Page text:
With everything going on around the world—a global pandemic, economic uncertainty and social unrest—being able to have meaningful and impactful conversations is more important than ever.

Let’s face it: We lack dialogue as a society. We’ve replaced it with a perpetual and driving need to jump to conclusions without navigating causes and effects.

With the aid of the partisan media, we are being squeezed into pigeonholes of perspective. If you are a conservative, you watch Fox News and affirm your views nightly. If you are a progressive, you watch MSNBC and do the same. If you are driving in your SUV, you program yourself with AM talk radio. If you are driving your hybrid, you program yourself with NPR. Millions of us are being molded by the “monomedia effect.” We no longer have a need for expanding our point of view—only for shining, buffing and embellishing our current ones.

We are well past questioning whether this approach toward shaping our views is helping us to become better communicators or conversationalists. We don’t need to listen or think about what we are hearing when we can simply parrot what we’ve been programmed to say. There’s no need to understand or examine our views because they are set, static and complete.

The reality is that our points of view are more complicated than partisan labels allow for: It’s time to talk—and listen.

Edward de Bono, author of Six Thinking Hats and one of the world’s great authorities on human thinking processes, has said that in western civilizations we have a dichotomous, preset approach to matters: “You state your view, and I’ll take the other side.” The consequence is that in our attempts to converse or exchange ideas, we often get trapped in either/or exchanges that bear little fruit but collect plenty of thorns.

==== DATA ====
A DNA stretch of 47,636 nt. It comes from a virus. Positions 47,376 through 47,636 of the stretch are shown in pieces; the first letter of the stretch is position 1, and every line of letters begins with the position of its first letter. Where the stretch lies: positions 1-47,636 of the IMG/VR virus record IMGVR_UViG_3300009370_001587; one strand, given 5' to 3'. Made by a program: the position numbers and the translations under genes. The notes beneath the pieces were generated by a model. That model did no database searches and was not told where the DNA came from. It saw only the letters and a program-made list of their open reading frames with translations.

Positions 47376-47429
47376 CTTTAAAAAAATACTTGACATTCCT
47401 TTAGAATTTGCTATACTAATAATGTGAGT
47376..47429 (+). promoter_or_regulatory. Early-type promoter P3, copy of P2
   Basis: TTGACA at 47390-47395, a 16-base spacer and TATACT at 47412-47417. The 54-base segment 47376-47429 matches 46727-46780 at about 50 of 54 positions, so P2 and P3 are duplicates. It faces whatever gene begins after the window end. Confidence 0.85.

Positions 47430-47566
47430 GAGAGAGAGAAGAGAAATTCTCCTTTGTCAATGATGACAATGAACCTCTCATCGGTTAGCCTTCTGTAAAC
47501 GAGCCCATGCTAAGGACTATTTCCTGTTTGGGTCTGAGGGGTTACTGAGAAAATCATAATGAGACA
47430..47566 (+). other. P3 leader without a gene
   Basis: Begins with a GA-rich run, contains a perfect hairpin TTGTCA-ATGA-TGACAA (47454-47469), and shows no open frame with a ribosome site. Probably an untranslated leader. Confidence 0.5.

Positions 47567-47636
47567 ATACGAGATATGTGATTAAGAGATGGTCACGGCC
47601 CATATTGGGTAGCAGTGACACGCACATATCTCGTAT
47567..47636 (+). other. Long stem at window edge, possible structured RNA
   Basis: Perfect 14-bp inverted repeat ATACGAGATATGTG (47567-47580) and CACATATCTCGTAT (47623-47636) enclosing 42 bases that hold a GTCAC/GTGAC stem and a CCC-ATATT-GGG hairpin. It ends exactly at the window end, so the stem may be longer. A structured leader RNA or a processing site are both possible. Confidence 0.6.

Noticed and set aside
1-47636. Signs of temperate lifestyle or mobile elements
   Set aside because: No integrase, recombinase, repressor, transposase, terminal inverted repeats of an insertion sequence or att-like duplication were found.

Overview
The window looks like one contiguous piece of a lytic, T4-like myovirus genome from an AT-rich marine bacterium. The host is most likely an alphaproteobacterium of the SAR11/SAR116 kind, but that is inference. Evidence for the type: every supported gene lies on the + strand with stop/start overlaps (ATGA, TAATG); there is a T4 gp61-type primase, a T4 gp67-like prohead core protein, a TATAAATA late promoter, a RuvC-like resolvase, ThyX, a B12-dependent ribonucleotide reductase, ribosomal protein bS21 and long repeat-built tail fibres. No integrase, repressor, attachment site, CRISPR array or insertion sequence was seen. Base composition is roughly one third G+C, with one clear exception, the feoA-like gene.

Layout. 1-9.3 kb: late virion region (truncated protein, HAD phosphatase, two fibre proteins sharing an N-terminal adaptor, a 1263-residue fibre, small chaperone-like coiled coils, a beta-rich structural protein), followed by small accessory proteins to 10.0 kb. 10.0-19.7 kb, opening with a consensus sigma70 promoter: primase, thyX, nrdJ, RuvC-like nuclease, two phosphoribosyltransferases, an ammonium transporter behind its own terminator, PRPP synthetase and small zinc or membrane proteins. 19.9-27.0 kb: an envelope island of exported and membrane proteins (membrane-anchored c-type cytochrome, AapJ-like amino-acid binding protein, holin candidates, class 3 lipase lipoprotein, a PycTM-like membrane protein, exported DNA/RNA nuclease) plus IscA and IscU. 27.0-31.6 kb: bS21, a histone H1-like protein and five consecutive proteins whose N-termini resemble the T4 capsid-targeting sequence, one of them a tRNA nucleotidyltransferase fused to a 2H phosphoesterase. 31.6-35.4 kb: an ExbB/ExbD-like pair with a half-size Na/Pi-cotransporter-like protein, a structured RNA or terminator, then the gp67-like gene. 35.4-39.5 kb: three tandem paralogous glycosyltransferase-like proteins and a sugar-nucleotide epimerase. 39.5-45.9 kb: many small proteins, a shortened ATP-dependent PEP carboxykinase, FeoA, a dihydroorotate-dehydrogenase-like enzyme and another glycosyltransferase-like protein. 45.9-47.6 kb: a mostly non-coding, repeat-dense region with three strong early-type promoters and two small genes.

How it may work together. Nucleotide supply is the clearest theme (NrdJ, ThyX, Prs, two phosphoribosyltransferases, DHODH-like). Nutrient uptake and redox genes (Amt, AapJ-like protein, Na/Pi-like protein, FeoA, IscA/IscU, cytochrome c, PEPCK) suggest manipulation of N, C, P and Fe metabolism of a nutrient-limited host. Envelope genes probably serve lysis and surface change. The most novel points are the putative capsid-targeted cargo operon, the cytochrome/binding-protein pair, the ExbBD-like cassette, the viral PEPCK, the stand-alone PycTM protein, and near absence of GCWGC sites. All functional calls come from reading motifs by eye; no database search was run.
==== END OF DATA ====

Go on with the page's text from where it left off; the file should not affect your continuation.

If we cannot shift our gears of comprehension into neutral long enough to actually hear the other person’s perspective, then true conversation runs the risk of becoming an endangered practice. Until the other party in the conversation is convinced that you sincerely want to hear their perspective and understand their view, they will be preoccupied with sharpening their own blade, striking the greatest blow and winning the debate. Compromise isn’t even a consideration. Progress stalls.

When you introduce civility as your conversational platform, a civility built from genuine respect and curiosity, the spirit of the exchange is immediately and deeply affected. Hopefully, you have witnessed the phenomenon of civil and respectful conversation—when each party trusts in the other’s desire to hear and understand, and the exchange literally becomes a contest of courtesy:

“Go ahead. I want to hear what you think.”

“Please, tell me your view.”

“I insist. I really want to know what you’re thinking here.”

Think about it. Your fears of attack or accusation are disarmed. You become open to hearing the other party and reaching a place of understanding, if not agreement. Civility is a cornerstone for successful conversation, and is expressed best in tone, body language and posture.

Civility and mutuality can also be introduced into a conversation simply by altering the geometry of the conversation.

First « 1 2 » Next